The successful Coldplay concert held on 16 November at Gelora Bung Karno Stadium not only sparked a war over tickets but also a war over ideologies, as the Islamist group 212 Alumni Brotherhood (PA 212) launched a campaign to cancel the concert.
PA 212 opposes Coldplay for endorsing what it calls ‘LGBTQ ideology’, which they deem incompatible with Islamic values. Their campaign led to a clash between protestors and police outside the concert.
The group – which takes its name from the mass demonstrations against former Governor of Jakarta, Basuki “Ahok” Tjahaja Purnama, of 2 December 2016 – issued a warning prior to the show that they would obstruct Coldplay’s arrival at the airport if the concert proceeded. They threatened to do so by mobilising crowds of people carrying snakes.
Attempts to cancel public figures, groups and events are becoming a common occurrence in Indonesia, from the singer Lady Gaga, to the Israeli football team and now the latest Coldplay concert.
Their modus operandi is always the same – try to mobilise the masses under the pretext that a certain figure threatens their identity as Muslims.
Majoritarianism is now a feature of Indonesian democracy
The dominance of a Muslim identity as the majority religion in Indonesia is partly a consequence of rising Islamism since Soeharto’s resignation in 1998 and the arrival of democracy.
This gave previously-repressed Muslim groups new freedoms. It also helped generate a sentiment of majoritarianism – a political approach that prioritises and privileges majority groups over minorities. Majoritarianism manifests in many ways, such as the mobilisation of majority groups, the use of inflammatory religious rhetoric, and the promotion of policies that discriminate against minorities.
These are all recurring tactics used by PA 212 and similar Islamist networks to weaponise Muslim identity through populist symbols and slogans. Their views are hardly reflective of the broader Indonesian population – but that doesn’t stop PA 212 from claiming to speak on behalf of the majority.
This was evident when the Deputy Secretary General of PA 212, Novel Bamukmin, was asked why his group opposes Coldplay’s arrival. He replied, “We from PA 212 reject Coldplay concerts that support LGBT (because we are) the country with the largest Muslim population in the world. Also LGBT is very contrary to the values of Pancasila,” he said.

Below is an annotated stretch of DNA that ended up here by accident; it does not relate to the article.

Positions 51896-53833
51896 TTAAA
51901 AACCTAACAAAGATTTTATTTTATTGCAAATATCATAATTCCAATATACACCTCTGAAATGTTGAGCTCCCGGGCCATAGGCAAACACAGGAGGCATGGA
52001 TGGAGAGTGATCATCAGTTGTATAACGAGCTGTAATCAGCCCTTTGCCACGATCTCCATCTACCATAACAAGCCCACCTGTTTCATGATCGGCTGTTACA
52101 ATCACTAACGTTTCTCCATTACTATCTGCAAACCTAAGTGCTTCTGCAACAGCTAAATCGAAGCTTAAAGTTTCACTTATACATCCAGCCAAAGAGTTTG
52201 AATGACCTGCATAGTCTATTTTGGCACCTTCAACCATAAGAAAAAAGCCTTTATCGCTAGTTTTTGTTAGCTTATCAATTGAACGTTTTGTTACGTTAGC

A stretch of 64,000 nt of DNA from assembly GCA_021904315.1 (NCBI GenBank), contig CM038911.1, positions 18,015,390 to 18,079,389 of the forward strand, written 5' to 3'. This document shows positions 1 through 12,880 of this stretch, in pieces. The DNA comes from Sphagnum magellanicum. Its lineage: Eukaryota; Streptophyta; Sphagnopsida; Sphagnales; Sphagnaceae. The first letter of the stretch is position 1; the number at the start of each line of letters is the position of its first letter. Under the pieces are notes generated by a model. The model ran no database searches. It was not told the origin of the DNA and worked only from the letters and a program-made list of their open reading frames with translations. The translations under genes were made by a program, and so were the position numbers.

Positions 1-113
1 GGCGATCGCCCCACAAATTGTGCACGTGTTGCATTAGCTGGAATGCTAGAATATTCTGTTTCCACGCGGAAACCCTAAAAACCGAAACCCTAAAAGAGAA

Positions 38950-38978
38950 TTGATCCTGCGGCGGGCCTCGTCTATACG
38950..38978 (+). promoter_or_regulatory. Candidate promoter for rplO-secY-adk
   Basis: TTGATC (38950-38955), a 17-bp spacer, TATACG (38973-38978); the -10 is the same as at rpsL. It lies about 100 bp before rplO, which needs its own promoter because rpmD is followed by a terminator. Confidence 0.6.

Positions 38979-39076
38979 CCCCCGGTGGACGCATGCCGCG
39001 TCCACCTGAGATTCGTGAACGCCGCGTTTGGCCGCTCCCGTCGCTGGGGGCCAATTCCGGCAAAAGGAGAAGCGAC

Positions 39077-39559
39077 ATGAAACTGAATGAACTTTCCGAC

The political incentives for cancel culture
It is important to also consider the motivations of groups like PA 212 when they seek out controversy.
Despite achieving notoriety after the jailing of Ahok and the 2019 general election, PA 212 has since lost much of its political momentum.
First, the presidential candidate they supported in the 2019 presidential elections, Prabowo Subianto, was defeated but subsequently welcomed into the Widodo government, and is now running the presidency with Jokowi’s son as his vice presidential pick. He has effectively abandoned PA 212.
Then, in 2020, the founder and figurehead of the movement, Rizieq Syihab, was arrested for violating health restrictions throughout the pandemic. His own Islamist organisation, the Islamic Defenders Front (FPI) has been banned.
In this context, this latest stunt from PA 212 can be seen as ploy for attention to increase their political relevance in the lead-up to another election.
This phenomenon is not unique to Indonesia. Norbert Merkovity argues many political actors are now deliberately courting controversy for political gain – and celebrities make ideal targets for controversy because they often generate social media buzz. He argues Donald Trump deployed a similar strategy to win the 2016 election in the United States.
This latest stunt can therefore be seen as an attempt by PA 212 to piggyback off Coldplay’s global popularity and name recognition. Paradoxically, the criticism of a popular figure can sometimes boost the popularity – or at least the political relevance – of the critic.
Harnessing the brand recognition of celebrities in this way can also be used to capture the attention of certain voter segments – typically young people. It’s a wily strategy for the 2024 election, given the General Election Commission (KPU) have said as many as 60 percent of voters will be aged between 17 and 39.
Polarisation is marginalising minorities
Religious polarisation and majoritarianism has deep roots in Indonesia but it has certainly worsened over recent years. Perhaps it is the political incentives for outrage in the modern attention-based political discourse that is driving this polarisation.
The controversy surrounding the recent Coldplay concert can be seen as a largely rhetorical political manoeuvre launched by Islamists seeking to maximise their relevance in the lead up to an election – but that doesn’t mean there were not real costs borne by the LGBTQ community. When religious groups push majoritarian narratives, it is, unfortunately, minority groups – in this case the LGBT community – who are usually framed as wrongdoers and threats to the majority identity.
The situation is a reminder of the challenges still faced by minority groups in Indonesia. It also highlights the importance of interfaith dialogue and religious moderation to promote inclusiveness, equality and respect for minority rights.